• The noun προβατον (probaton) means sheep, and comes from the verb προβαινω (probaino), to make gradual progress with little steps at a time.
  • The word χοιρος (choiros) describes a pig but literally means "with tufts of hair but mostly bald", which in turn referred to having very little experience and hence being panicky stampeding cowards.

The noun μοσχος (moschos) means calf, although in the classics this word, with some poetic license, could be applied to anything young, from human children to young birds and even young shoots or twigs. It occurs 6 times in the New Testament, see full concordance, mostly in association with human merriment (and a slaughtered calf), which ties into גיל (gil), a rejoicing, which relates to עגל ('egel), calf (as we mention above), as well as the name Golgotha.

The origin of this word is unclear. Here at Abarim Publications we don't know either, but since the Hebrew alphabet was imported into Greek, it seems likely that a few key phrases came along with it. The letter מ (mem) is a common prefix that means from, out of, or declares agency (thing or place of). That means our noun could derive from the verb סכך (sakak) or שכך (sakak), meaning to weave booths (hence the name Succoth; meshukot means "from Succoth" and occurs in Exodus 13:20 and Numbers 33:6), in which case a calf would be a creature from the booth; altogether not unreasonable since the Psalmist uses this same verb סכך (sakak), to weave, to describe the formation of a human fetus (Psalm 139:13).

Another candidate for the Semitic origin of our noun μοσχος (moschos) is the noun מסכה (masseka), cast image, from the verb נסך (nasek), to pour or cast (Aaron made the Golden Calf by casting it; Exodus 32:4 uses this verb; also see Exodus 34:17). An identical verb means to weave (obviously related to סכך, sakak), and an identical noun מסכה (masseka) means a woven thing (not unlike the unborn baby mentioned by the Psalmist).

An identical word μοσχος (moschos) means musk, and was imported into Greek from Persia. See our paragraph on the noun ταυρος (tauros), bull (see next) for a closer look at this word.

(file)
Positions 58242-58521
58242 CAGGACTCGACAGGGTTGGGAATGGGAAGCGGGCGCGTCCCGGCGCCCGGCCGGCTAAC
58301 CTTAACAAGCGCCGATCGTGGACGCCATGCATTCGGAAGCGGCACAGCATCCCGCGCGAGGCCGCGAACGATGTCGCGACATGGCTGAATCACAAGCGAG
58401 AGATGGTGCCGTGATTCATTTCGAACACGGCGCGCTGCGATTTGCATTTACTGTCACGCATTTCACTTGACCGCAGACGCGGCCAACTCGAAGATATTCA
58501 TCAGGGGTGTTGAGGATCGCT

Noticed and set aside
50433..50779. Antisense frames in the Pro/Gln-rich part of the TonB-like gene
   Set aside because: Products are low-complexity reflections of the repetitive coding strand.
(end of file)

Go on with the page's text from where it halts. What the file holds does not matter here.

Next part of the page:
The familiar noun ταυρος (tauros) means bull (hence the English noun steer). It's vastly old, exists all over the Indo-European language spectrum, and is obvious not dissimilar to the noun θηριον (therion), wild beast. Still, the experts assert that our noun was imported into Indo-European, and that averts the attention to the Proto-Semitic root "tawr", wild bull. From this root comes the Hebrew noun שור (shor), bull. The familiar term "leader of thousands" (שרי אלפים, saray 'alepim — Exodus 18:21), obviously is a play on words and looks closely similar to "bulls of the herds". This noun שור (shor), bull, in turn derives from the verb שור (shur), to excite or be raised in order to oppose (noun שור, shur, describes a wall), which in turn emphasizes the untamed nature of wild aurochs before man began to domesticate cattle.

The verb סור (sur) means to turn aside and is sometimes spelled identical to the verb שור (shur), to raise against. It in turn relates to the verb סרר (sarar), to be stubborn or rebellious, which is a synonym of the verb מרה (mara), to be rebellious, which relates to the verb מרר (marar), meaning to be bitter or strong, from which comes the familiar noun מור (mor) meaning myrrh, a strong smelling perfume (as well as the name Mary).

The noun μοσχος (moschos), meaning calf (see above) is identical to the noun μοσχος (moschos) meaning musk, also a strong smelling perfume, which relates to the verb μυω (muo), to shut or cover, from which come negative words such as the noun μυσος (musos), uncleanness or defilement, and adjective μυσαρος (musaros), foul or dirty, and positive words like μουσα (mousa), muse and μυστηριον (musterion), mystery.

In the classical world, bull calves were commonly castrated to serve as work animals, but obviously some were left intact to sire offspring and replenish the stocks. In the wild, lead bulls would not allow the company of lesser bulls, and drive them away, which means that castration — the removal of the calves' innate nature to lock their horns and compete — allowed their reassumption into bovine society, albeit under a yoke shared with other friendly oxen, who, for whatever reason, have beat their swords into plowshares and study war no more (Isaiah 2:4).

For the connection between swords and horns, see our article on the noun κερασ (keras), horn.

Our noun ταυρος (tauros), bull, is used 4 times; see full concordance.

Associated Biblical names